Digifesto

Tag: democracy

Capital, democracy, and oligarchy

1. Capital

Bourdieu nicely lays out a taxonomy of forms of capital (1986), including economic capital (wealth) which we are all familiar with, as well as cultural capital (skills, elite tastes) and social capital (relationships with others, especially other elites). By saying that all three categories are forms of capital, what he means is that each “is accumulated labor (in its materialized form or its ‘incorporated,’ embodied form) which, when appropriated on a private, i.e., exclusive, basis by agents or groups of agents, enables them to appropriate social energy in the form of reified or living labor.” In his account, capital in all its forms are what give society its structure, including especially its economic structure.

[Capital] is what makes the games of society – not least, the economic game – something other than simple games of chance offering at every moment the possibility of a miracle. Roulette, which holds out the opportunity of winning a lot of money in a short space of time, and therefore of changing one’s social status quasi-instantaneously, and in which the winning of the previous spin of the wheel can be staked and lost at every new spin, gives a fairly accurate image of this imaginary universe of perfect competition or perfect equality of opportunity, a world without inertia, without accumulation, without heredity or acquired properties, in which every moment is perfectly independent of the previous one, every soldier has a marshal’s baton in his knapsack, and every prize can be attained, instantaneously, by everyone, so that at each moment anyone can become anything. Capital, which, in its objectified or embodied forms, takes time to accumulate and which, as a potential capacity to produce profits and to reproduce itself in identical or expanded form, contains a tendency to persist in its being, is a force inscribed in the objectivity of things so that everything is not equally possible or impossible. And the structure of the distribution of the different types and subtypes of capital at a given moment in time represents the immanent structure of the social world, i.e. , the set of constraints, inscribed in the very reality of that world, which govern its functioning in a durable way, determining the chances of success for practices.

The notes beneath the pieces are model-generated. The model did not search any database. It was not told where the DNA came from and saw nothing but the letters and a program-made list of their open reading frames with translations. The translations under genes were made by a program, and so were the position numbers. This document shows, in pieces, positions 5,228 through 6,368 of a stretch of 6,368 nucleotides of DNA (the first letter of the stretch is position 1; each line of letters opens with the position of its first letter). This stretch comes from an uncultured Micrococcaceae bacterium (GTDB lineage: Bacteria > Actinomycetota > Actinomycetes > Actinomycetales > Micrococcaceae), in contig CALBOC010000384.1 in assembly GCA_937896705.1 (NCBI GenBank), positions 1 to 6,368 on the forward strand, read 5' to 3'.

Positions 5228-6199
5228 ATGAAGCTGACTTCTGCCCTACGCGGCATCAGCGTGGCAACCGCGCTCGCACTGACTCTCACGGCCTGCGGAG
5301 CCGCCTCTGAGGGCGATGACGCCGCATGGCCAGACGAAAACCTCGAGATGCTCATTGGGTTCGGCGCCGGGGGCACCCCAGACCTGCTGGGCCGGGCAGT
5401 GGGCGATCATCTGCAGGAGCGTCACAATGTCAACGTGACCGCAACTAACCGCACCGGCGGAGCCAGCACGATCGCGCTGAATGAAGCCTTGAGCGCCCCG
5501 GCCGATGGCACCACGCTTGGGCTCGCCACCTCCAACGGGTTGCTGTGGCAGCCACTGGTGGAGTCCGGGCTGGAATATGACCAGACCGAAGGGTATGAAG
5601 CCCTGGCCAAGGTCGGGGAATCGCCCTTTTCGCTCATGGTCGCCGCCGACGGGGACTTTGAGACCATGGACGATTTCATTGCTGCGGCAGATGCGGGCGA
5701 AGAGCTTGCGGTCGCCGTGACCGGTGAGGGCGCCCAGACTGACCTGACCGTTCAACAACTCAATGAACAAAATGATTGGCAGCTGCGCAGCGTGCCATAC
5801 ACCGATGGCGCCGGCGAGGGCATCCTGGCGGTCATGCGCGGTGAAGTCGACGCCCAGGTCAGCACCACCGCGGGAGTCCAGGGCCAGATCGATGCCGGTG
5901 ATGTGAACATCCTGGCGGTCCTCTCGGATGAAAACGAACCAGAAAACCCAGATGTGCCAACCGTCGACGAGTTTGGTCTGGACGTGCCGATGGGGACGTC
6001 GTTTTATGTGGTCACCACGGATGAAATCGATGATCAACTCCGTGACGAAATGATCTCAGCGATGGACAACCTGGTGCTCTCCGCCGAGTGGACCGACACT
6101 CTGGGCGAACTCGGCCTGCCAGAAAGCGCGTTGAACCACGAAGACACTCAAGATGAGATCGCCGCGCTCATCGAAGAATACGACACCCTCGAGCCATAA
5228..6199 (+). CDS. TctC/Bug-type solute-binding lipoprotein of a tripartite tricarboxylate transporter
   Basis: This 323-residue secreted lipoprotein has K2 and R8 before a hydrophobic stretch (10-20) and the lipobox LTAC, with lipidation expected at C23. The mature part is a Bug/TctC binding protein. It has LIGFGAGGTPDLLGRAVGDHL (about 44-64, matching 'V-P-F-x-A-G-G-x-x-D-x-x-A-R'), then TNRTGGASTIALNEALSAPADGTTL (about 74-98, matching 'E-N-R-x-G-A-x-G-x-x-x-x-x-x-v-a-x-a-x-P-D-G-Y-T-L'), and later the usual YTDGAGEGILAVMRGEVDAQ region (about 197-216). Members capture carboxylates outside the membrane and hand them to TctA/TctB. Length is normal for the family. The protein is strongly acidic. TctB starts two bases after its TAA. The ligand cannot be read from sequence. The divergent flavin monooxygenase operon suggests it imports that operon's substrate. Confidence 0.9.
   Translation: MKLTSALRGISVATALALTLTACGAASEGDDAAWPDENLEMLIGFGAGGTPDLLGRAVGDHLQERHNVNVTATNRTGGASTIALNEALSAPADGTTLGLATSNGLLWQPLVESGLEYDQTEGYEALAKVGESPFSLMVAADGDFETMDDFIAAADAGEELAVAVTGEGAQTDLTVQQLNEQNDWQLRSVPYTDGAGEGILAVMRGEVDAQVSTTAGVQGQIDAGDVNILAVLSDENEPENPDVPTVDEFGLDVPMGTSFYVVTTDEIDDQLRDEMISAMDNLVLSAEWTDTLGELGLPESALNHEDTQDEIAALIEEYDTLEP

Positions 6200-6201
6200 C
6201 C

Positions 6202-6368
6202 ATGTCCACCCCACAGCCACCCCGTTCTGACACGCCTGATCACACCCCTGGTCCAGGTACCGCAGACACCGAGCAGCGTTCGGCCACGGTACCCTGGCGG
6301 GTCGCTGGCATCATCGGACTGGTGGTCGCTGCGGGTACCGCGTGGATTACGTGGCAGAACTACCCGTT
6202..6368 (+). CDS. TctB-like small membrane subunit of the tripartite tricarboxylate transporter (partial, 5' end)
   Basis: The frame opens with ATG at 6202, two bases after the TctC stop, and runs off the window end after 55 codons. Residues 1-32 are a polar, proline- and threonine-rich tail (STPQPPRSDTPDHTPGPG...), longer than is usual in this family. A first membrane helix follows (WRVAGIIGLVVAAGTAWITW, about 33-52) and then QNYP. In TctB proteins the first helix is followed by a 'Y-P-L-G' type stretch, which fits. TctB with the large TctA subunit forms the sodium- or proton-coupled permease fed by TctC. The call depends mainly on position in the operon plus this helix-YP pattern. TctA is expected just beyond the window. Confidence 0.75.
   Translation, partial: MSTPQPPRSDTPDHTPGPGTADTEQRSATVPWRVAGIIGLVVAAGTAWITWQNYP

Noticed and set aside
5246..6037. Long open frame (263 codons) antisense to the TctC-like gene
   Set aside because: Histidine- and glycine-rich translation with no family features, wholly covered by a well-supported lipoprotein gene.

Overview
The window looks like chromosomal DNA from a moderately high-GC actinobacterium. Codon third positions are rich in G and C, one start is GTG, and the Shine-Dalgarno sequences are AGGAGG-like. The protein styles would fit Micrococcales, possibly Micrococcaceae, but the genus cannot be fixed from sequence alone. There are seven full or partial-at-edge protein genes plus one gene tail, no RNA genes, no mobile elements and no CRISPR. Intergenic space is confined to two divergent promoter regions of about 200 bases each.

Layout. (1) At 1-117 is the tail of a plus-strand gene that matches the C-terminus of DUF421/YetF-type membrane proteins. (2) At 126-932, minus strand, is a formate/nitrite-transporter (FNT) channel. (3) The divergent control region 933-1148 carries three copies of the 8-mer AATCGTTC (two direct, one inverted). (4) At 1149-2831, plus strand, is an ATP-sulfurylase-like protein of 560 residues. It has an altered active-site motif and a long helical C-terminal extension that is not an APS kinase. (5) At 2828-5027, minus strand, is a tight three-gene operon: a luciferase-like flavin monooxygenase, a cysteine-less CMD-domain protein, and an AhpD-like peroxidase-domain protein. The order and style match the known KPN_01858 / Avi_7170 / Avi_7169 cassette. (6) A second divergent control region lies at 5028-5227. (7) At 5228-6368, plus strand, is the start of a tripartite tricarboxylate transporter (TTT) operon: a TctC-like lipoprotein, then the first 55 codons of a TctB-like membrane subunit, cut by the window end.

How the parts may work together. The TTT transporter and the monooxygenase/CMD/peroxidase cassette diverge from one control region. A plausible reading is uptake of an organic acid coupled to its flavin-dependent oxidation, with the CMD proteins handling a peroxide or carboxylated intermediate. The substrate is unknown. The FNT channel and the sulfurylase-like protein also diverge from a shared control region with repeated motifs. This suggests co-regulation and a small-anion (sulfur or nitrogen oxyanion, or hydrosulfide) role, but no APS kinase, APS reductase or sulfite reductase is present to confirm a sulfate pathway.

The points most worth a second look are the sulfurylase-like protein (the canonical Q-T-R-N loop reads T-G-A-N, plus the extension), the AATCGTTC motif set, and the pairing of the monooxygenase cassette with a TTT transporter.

Bourdieu is clear in his writing that he does not intend this to be taken as unsubstantiated theoretical posture. Rather, it is a theory he has developed through his empirical research. Obviously, it is also informed by many other significant Western theorists, including Kant and Marx. There is something slightly tautological about the way he defines his terms: if capital is posited to explain all social structure, then any social structure may be explained according to a distribution of capital. This leads Bourdieu to theorize about many forms of capital less obvious than wealth, such as the symbolic capital, like academic degrees.

The costs of such a theory is that it demands that one begin the difficult task of enumerate different forms of capital and, importantly, the ways in which some forms of capital can be converted into others. It is a framework which, in principle, could be used to adequately explain social reality in a properly scientific way, as opposed to other frameworks that seem more intended to maintain the motivation of a political agenda or academic discipline. Indeed there is something “interdisciplinary” about the very proposal to address symbolic and economic power in a way that deals responsibly with their commensurability.